Photos of Ledger's Dead Body May Be Up for Grabs
MEDIA • Britney Spears looks great on the new cover of Blender — too bad it's not her body. [Radar] • Stephen Chao, the former News Corp. exec who lost his job after hiring a male stripper for a company party and almost drowning Rupert Murdoch's dog, announced a new Website for how-to videos. First video: how to get fired in two easy steps. [NYT] • Now that Judith Regan's settled her suit with Murdoch, will she give her winnings — likely north of $6.5 million — to charity like she once promised? [Mixed Media/Portfolio]
Plus: Cloverfield way down at the box office!
FINANCE • Fortune searches Davos for financiers to express contrition over the current credit crisis but comes up empty. The closest anyone has come, the magazine notes, is the chairman and chief executive of Moody's Corp, who said, "We and others have to retool our processes In hindsight, it's clear to us that there were fundamental failures in key assumptions supporting our analytical models." Quoth Fortune: "That's probably a little too mealy-mouthed and much too late to console people who bought the mortgage-backed commercial paper to which Moody's and its rival Standard & Poor's gave a top-notch AAA rating — only to discover it was actually junk." Snap! [Fortune] • Just how big a fraud did Jérôme Kerviel, the rogue French trader, pull off? Before the bank caught him, he had taken out positions worth 50 billion euros. But some argue that he was responsible for only 1.5 billion euros in losses, and the bank's board lost the other 3.4 billion euros unwinding his positions way too fast. Meanwhile, top executive Jean-Pierre Mustier told the Times: “I was speaking to a competitor, this competitor called me and said, ‘You are living what is a banker’s worst nightmare.’” Imagine how dramatic that must have sounded in French. [FT, NYT] • Bonuses now in the bank, Goldman rewarded bankers for a record-setting year with a special surprise: layoffs! [Deal Journal/WSJ]
[Ledger's] shocking death is clearly a story a lot of people are interested in, but tonight we will not be reporting more on it. The truth is there is not really anything new to report. The full results of the various tests done on Mr. Ledger will not be ready for perhaps a few weeks and there is very little new information. I have no doubt other networks will spend a lot of time tonight discussing his death and the various rumors about what might have caused it, but I am not a fan of speculation, so unless there is something really new to discuss we probably won't be covering it anymore anytime soon.Wow, that makes sense (unless, like us, you are covering the coverage). Frankly, it's a sober, levelheaded choice to make when deciding how to handle Ledger's death. But it's certainly not the only one. In fact, we were just watching Fox News and heard this teaser for Bill O'Reilly's show later today: "ON THE O'REILLY FACTOR: DO AMERICANS CARE MORE ABOUT THE LIVES OF CELEBRITIES THAN THE LIVES OF OUR TROOPS?" Mmm. Anderson's View: Heath Ledger coverage [CNN] Earlier: Heath Ledger Posts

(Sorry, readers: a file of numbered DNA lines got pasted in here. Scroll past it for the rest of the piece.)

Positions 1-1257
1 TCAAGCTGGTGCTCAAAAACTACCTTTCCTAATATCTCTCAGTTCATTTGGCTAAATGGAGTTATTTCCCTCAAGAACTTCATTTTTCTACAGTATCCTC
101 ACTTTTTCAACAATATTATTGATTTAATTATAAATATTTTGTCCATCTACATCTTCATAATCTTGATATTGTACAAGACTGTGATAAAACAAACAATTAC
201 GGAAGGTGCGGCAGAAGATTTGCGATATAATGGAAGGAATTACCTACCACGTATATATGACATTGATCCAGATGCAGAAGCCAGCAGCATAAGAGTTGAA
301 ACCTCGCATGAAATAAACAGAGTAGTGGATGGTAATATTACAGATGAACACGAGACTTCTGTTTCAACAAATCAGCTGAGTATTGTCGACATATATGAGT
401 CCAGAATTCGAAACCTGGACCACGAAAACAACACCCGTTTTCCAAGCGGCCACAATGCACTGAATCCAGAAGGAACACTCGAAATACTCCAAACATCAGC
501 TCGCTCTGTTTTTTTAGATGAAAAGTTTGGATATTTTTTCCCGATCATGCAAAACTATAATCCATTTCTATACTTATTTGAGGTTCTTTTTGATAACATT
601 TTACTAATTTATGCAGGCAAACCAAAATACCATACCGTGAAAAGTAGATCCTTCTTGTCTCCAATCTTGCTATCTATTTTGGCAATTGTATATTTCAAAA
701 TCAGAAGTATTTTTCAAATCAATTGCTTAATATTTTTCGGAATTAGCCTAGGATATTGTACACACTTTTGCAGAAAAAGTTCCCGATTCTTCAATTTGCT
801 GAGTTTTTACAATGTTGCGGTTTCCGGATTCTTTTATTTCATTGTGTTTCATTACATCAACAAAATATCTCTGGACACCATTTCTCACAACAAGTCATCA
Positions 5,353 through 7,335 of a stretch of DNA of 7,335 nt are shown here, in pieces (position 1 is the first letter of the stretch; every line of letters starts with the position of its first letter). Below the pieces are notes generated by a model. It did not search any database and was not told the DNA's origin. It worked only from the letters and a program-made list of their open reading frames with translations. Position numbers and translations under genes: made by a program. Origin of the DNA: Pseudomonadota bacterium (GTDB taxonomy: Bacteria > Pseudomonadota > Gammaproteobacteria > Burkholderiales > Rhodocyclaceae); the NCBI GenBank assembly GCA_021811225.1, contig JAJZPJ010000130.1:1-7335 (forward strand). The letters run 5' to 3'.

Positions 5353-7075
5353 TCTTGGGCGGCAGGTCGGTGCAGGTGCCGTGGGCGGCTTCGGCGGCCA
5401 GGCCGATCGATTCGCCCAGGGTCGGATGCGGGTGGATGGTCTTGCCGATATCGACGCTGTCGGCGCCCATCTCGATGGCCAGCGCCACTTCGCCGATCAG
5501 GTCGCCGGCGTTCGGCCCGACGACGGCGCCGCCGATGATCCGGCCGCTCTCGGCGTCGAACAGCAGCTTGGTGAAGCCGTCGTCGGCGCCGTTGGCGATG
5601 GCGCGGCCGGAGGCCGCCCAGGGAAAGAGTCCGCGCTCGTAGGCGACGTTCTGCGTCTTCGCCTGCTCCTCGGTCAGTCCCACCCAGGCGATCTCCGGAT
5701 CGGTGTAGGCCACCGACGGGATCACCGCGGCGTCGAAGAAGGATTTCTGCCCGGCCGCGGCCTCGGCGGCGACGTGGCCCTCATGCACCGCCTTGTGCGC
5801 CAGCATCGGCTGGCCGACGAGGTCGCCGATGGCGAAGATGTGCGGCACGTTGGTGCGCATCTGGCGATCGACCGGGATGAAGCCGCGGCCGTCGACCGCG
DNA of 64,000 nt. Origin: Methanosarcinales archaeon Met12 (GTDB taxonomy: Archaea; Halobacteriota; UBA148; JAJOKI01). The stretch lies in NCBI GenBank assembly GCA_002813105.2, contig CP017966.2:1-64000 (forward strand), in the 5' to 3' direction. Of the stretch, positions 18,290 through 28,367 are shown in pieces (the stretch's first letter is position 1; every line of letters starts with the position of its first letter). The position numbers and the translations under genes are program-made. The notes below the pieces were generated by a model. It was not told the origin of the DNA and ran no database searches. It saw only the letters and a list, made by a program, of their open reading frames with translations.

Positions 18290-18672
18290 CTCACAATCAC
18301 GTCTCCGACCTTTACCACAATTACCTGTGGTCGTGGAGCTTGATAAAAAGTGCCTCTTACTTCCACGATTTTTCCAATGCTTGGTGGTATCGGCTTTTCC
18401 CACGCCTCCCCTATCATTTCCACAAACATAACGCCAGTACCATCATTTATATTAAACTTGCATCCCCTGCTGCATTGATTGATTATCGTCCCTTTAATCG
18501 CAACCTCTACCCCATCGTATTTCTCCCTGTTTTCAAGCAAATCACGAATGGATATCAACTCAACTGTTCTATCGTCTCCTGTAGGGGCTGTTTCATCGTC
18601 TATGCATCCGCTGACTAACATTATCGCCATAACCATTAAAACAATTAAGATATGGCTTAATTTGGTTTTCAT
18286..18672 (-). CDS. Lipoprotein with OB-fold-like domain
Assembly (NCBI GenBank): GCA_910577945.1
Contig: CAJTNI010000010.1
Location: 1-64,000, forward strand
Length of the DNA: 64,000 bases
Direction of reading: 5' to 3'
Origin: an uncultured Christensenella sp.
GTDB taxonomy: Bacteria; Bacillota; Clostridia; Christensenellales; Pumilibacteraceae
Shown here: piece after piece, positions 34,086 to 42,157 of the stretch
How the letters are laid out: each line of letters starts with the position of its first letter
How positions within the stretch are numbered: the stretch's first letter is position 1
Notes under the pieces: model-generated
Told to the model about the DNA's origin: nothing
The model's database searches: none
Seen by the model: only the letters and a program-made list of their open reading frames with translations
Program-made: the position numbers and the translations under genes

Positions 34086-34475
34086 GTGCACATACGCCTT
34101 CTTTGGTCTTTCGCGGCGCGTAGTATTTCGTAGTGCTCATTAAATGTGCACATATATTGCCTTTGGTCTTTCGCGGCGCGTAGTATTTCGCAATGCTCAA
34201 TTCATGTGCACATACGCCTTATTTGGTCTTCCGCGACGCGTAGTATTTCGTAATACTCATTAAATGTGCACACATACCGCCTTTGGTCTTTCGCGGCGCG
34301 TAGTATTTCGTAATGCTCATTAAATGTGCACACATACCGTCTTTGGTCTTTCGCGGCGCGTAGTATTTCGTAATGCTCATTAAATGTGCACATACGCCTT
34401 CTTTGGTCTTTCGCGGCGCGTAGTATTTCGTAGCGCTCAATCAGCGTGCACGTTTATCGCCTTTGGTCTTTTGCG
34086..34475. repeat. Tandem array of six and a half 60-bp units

We confirmed this story last night with an impeccable source inside the NYPD and we stand by our reporting. Almost immediately after the tragic passing of Mr. Ledger, Ms. Olsen’s attorneys began emailing us threatening letters. As has been well reported, there were a number of calls to Ms. Olsen from the masseuse before the NYPD arrived on the scene. We would find it strange if Ms. Olsen were not questioned at all. The New York Post will not be pressured and we find it odd that the chiefs at the NYPD appear to be terrified of 4-foot-11 inch, 90-pound Mary Kate Olsen.Classic. Related: In Ledger Mystery, ‘Post’ Goes After Mary-Kate. Cops, Not as Much
Oft-reliable British tabloid The Sun reports today on an unsubstantiated rumor that Johnny Depp could replace Heath Ledger in The Imaginarium of Dr. Parnassus, Terry Gilliam's in-production fantasy film which Ledger's death threw into uncertainty this week.
Perhaps the urge to put things in 1-10 order should be resisted in the immediate aftermath of death.
Gilliam, though surely incredibly upset at the death of his friend and collaborator, must also be shaking his fist at Heaven and shouting, "What next?"
The role that truly defined Heath Ledger's career wasn't in Brokeback Mountain.
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